By Philip Pullella
Rome's Colosseum might be leaning slightly but its stability is not in danger, said officials who on Tuesday announced that the ancient amphitheatre is about to undergo its first comprehensive restoration in 73 years.
An Italian newspaper reported at the weekend that the Colosseum, famous for hosting bloody gladiator fights in the days of the Roman Empire, was about 40 cm (16 inches) lower on the south side than on the north, suggesting it was in danger.
The Italian media described it as the "leaning tower of Pisa effect."
"There is no problem with its stability," Mariarosaria Barbera, Rome's archaeological superintendent, told a news conference.
"We are talking about a structure whose foundations are 13 meters (14 yards) deep. Roman constructions do not only stand up to centuries, they stand up to millennia," she said.
"We are monitoring it, but there is no Tower of Pisa effect," Barbera said at the unveiling of the 25 million euro restoration project which will start in December and end in 2015.
The project, which had been delayed by three years of bureaucratic problems, will include the cleaning and restoration of the entire Colosseum, known in Roman times as the Flavian Amphitheatre.
It will be carried out in phases so that the Colosseum, which receives hundreds of thousands of visitors a year, will remain open. Only part of it will be covered by scaffolding at any one time.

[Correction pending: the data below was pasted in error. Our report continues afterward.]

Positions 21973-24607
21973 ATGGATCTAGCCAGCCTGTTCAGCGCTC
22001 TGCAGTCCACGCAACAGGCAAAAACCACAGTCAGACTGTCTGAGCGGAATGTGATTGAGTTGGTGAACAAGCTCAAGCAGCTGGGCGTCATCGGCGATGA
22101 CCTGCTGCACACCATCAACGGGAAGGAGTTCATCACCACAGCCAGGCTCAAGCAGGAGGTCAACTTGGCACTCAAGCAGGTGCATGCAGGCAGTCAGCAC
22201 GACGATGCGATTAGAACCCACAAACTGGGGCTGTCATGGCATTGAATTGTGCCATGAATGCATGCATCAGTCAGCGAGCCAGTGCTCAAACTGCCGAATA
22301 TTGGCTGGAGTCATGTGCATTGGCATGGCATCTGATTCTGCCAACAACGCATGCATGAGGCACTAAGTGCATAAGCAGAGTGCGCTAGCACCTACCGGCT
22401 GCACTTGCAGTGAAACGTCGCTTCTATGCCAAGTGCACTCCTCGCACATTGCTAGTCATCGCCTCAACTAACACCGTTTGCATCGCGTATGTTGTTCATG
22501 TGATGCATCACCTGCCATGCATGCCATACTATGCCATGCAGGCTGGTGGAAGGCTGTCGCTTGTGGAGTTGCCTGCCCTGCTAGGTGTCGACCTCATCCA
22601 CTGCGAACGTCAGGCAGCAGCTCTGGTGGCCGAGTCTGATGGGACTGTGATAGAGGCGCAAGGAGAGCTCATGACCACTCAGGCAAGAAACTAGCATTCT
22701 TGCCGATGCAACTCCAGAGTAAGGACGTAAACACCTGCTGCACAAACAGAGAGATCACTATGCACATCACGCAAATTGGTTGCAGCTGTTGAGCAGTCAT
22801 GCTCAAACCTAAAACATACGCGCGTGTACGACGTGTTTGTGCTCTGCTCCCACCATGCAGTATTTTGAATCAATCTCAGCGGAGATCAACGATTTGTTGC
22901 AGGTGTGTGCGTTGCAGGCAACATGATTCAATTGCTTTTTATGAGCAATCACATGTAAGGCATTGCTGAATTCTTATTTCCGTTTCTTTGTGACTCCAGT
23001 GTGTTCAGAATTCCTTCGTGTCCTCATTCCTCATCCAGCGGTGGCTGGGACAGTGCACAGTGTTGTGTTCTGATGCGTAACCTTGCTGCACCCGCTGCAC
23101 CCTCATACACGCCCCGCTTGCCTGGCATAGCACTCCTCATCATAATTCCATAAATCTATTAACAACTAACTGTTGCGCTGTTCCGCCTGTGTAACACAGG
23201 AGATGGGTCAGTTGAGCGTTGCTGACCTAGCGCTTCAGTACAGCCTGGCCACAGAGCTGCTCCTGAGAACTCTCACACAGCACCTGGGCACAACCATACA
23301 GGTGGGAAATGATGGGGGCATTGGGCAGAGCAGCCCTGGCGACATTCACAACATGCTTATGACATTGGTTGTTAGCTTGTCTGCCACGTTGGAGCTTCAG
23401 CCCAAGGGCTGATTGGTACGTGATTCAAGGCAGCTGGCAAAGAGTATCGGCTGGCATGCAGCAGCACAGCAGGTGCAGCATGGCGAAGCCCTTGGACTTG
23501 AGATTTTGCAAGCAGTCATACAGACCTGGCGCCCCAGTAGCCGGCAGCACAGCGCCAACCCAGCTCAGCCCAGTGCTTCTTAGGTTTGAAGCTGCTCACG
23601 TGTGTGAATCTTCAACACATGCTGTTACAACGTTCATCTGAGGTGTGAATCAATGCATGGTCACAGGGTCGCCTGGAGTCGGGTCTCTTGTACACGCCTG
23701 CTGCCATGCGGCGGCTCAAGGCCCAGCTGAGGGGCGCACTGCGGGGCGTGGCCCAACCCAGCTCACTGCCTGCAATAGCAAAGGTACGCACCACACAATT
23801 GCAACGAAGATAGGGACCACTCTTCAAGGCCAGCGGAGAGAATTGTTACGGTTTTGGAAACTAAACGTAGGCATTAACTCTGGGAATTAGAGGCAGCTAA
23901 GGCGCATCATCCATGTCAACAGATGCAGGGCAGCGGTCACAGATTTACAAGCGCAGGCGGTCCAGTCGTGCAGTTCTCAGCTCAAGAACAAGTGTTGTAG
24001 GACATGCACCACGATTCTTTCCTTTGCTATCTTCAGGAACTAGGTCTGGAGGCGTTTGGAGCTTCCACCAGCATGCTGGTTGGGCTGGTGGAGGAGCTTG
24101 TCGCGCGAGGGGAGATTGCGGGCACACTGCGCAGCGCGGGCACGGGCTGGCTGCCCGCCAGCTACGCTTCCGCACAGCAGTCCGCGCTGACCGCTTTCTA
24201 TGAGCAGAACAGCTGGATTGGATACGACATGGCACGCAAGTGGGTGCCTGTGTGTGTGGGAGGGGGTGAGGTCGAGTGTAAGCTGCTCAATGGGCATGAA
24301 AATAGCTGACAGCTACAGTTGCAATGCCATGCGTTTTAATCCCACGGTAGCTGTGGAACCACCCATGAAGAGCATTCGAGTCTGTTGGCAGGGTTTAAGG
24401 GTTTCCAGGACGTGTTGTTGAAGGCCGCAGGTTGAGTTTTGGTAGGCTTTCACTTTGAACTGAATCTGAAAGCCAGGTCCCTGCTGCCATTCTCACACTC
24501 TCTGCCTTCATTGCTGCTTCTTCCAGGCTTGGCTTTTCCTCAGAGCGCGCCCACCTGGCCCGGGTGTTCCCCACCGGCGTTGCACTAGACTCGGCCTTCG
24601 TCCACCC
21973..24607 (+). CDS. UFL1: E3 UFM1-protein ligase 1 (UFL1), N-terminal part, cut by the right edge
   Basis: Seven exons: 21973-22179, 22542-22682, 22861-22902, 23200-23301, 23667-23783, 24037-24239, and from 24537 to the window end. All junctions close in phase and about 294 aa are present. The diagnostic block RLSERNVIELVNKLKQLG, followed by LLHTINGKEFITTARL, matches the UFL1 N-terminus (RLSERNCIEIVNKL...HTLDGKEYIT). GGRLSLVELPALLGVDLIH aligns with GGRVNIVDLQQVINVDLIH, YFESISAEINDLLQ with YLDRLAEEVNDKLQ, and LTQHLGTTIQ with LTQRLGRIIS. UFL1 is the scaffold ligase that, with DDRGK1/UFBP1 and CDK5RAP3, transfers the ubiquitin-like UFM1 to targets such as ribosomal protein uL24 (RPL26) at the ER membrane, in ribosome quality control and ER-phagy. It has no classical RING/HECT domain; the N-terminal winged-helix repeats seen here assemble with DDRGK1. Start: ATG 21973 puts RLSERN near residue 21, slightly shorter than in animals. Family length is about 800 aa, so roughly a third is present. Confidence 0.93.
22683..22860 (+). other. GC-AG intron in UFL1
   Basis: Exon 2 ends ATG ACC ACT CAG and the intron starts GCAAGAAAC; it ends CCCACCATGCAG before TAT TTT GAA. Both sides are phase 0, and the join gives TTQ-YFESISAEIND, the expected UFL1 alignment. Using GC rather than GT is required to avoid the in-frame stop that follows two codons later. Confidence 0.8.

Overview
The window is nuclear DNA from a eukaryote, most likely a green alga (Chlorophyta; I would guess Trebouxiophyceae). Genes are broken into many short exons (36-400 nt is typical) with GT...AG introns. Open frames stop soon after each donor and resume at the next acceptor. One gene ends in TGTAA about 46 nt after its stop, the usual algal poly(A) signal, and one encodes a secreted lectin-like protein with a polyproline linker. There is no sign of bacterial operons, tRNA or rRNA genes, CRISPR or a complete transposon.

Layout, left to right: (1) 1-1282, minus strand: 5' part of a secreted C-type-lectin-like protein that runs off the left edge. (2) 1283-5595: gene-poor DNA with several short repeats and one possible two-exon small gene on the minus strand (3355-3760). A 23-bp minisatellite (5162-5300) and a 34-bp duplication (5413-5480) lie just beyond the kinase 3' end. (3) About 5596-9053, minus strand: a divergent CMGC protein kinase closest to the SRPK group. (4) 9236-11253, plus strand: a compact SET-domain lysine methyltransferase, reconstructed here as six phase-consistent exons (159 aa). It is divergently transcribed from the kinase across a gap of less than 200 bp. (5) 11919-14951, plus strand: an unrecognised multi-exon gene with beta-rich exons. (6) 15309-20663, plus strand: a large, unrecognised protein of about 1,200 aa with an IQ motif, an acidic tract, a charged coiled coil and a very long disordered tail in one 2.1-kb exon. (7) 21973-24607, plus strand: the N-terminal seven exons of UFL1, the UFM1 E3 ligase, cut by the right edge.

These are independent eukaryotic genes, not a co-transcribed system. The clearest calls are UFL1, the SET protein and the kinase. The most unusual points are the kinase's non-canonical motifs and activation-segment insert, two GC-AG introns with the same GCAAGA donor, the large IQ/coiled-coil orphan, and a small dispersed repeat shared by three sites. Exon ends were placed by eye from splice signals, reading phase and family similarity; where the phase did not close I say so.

"The monument is so big that there won't be too much inconvenience for visitors," Barbera said.
An underground visitors centre will be built under an adjacent piazza, freeing up more areas inside the monument, which are currently used as meeting points and ticket stalls.
Overall, some 25 percent more of the Colosseum will be open to visitors after the restoration, particularly the underground network of tunnels, storerooms and cages.
Two thirds of the underground parts are currently not open to the public.
Rome Mayor Gianni Alemanno said the traffic around the Colosseum will be re-routed by the end of the restoration to decrease damage from vibration. He said at a news conference that it would be the first major restoration in 73 years.
"There have been various small projects but nothing of this level has been carried out in all this time," Alemanno said.
The work is being sponsored by Tod's, the luxury shoemaker and leather goods company.
Diego Della Valle, chairman of Tod's, said the Colosseum had to be taken care of because "it does not only belong to Italians but to every citizen of the world."
(Reporting By Philip Pullella, editing by Diana Abdallah.)
Copyright 2012 Thomson Reuters. Click for restrictions.
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